• We use meal and snack times to help children to develop independence through making choices, serving food and drink and feeding themselves.

  • We provide children with utensils that are appropriate for their ages and stages of development and that take account of the eating practices in their cultures.

  • We have fresh drinking water constantly available for the children.  We inform the children about how to obtain the water and that they can ask for or help themselves to water at any time during the day.

  • In order to protect children with food allergies, we discourage children from sharing and swapping their food with one another.


Packed lunches

We ask parents to provide a healthy packed lunch. 

  • An ice pack should be used to ensure perishable contents of packed lunches are kept cool, as the setting does not have access to a large fridge.

  • We inform parents of our policy on healthy eating;

  • We encourage parents to provide sandwiches with a healthy filling, fruit, and milk-based deserts such as yoghurt or crème fraiche where we can only provide cold food from home. We discourage sweet drinks and can provide children with water.

  • We do not allow any nut-based products within children’s lunch boxes e.g. peanut butter sandwiches.

  • We discourage packed lunch contents that consist largely of crisps, processed foods, sweet drinks and sweet products such as cakes or biscuits. We provide children, with plates, cups and cutlery; and

  • We ensure staff sit with children to eat their lunch so that the mealtime is a safe and social occasion.

Legal Framework

  • Regulation (EC) 852/2004 of the European Parliament and of the Council on the hygiene of foodstuffs

Further guidance

First aid

Policy statement

Staff at Westside Pre-school are able to take action to apply first aid treatment in the event of an accident involving a child or adult.  All staff are first aid trained. The first aid qualification includes first aid training for infants and young children along with how to administer an epi pen should the need arise.

When a child starts at Westside Pre-school, we request parents/carers sign a consent form giving their permission to carry out any first aid treatment on their child/children and for us to seek any emergency medical advice or treatment as and when necessary.

We keep records of any accidents; injuries and first aid treatment given and inform parents of these. We also have a duty to notify the relevant regulatory authority (Ofsted) of any serious accident, illness, injury or death, and the action taken as a result within at least 14 days of the incident. 

The First Aid Kit

Our first aid kit complies with the Health and Safety (First Aid) Regulations 1981 and contains the following items only:

  • Triangular bandages (ideally at least one should be sterile) - x 4.

  • Sterile dressings:

a) Small (formerly Medium No 8) - x 3.

b) Medium (formerly Large No 9) – HSE 1 - x 3.

c) Large (formerly Extra-Large No 3) – HSE 2 - x 3.

  • 20 assorted (individually-wrapped) plasters

  • 1 Sterile eye pads (with bandage or attachment)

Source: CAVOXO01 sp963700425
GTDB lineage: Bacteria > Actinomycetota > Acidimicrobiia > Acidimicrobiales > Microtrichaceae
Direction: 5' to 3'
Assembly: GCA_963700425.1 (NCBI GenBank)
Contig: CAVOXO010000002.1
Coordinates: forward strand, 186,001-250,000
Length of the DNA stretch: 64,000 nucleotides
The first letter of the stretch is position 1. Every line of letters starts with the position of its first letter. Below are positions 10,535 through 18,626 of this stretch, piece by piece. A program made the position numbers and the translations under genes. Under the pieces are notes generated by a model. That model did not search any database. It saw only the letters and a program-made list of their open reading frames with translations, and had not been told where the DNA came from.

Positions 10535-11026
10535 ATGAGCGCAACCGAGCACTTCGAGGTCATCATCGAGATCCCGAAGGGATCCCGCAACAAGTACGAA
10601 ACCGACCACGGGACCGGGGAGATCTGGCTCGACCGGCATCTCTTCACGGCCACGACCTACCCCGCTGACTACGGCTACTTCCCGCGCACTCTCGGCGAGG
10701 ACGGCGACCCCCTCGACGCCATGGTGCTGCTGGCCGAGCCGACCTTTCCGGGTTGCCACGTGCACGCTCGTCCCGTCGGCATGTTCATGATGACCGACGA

• 6 safety pins

  • Guidance card as recommended by HSE 1.


In addition to the first aid equipment, each box should be supplied with:

  • 2 pairs of disposable plastic (PVC or vinyl) gloves.

  • 1 plastic disposable apron.

  • a children’s forehead ‘strip’ thermometer.

  • The first aid box is easily accessible to adults and is kept out of the reach of children.

  • No un-prescribed medication is given to children, parents or staff.

  • At the time of admission to Westside, parents' written permission for emergency medical advice or treatment is sought.  Parents sign and date their written approval.

  • Parents sign a consent form at registration allowing staff to call an ambulance to take their child to the nearest Accident and Emergency unit to be examined, treated or admitted as necessary on the understanding that parents have been informed and are on their way to the hospital.

Fever management

Fever management is a temperature above 37.5c

  • While at Pre-school if a child has a temperature of 37.5c or above it is dependent on the child if medicine should be administered. If the child is their normal self of being well and happy then it is not necessary for medicine to be administered. The child’s temperature should be regularly checked and if staff have any concerns then parents/carers will be contacted.

  • If a child has a fever, it’s important to keep them well hydrated by giving them a cool drink, preferably water and to encourage the child to drink little and often. 

  • To help reduce the child’s temperature we will keep them cool by undressing them to their nappy/underwear (a cool, lightweight sheet can be used to cover the child if they are shivering) as well as keeping the room cool by opening windows

References/Legislation that inform this policy:

Medi Aid April 2018

The Children Act 1989 & 2006

Management of Health and Safety at Work Regulations 1992

Five Steps to Risk Assessment (HSE 2006)

The Data Protection Act 1984

Control of Substances Hazardous to Health Regulations (COSHH 2002)

Reporting of Injuries, Diseases and Dangerous Occurrences Regulations (RIDDOR 1995)

Legal framework

  • Health and Safety (First Aid) Regulations (1981)

Further guidance

First Aid at Work: Your questions answered (HSE 1997)